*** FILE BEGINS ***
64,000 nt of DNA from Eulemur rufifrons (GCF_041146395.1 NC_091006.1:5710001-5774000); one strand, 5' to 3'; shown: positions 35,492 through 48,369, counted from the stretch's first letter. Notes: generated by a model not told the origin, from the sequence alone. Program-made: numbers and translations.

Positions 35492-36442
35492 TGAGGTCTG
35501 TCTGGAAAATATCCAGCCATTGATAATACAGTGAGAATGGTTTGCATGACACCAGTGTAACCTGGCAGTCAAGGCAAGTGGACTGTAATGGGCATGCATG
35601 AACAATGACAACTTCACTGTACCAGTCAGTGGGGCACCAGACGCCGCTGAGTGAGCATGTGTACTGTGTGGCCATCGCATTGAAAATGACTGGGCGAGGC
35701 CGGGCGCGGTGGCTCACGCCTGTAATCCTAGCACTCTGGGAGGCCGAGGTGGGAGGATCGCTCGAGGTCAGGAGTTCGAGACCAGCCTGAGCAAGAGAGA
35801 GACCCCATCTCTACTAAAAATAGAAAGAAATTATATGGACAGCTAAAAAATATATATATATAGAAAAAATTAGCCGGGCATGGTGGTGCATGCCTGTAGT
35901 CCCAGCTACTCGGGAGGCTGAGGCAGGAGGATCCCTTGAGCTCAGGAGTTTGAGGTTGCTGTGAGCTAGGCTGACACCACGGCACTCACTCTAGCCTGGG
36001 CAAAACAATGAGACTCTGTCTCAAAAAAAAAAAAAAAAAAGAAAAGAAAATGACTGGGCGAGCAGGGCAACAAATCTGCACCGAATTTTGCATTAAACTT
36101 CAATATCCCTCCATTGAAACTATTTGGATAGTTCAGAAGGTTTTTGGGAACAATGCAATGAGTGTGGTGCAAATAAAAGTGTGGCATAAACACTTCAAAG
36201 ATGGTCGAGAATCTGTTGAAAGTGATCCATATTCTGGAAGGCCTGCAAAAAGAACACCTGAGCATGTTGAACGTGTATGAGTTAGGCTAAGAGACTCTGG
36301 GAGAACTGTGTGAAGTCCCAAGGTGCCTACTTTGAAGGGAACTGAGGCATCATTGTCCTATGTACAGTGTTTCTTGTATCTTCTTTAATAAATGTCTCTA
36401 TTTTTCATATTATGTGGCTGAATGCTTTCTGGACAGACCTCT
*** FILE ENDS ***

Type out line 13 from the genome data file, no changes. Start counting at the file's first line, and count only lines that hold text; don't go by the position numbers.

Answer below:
36401 TTTTTCATATTATGTGGCTGAATGCTTTCTGGACAGACCTCT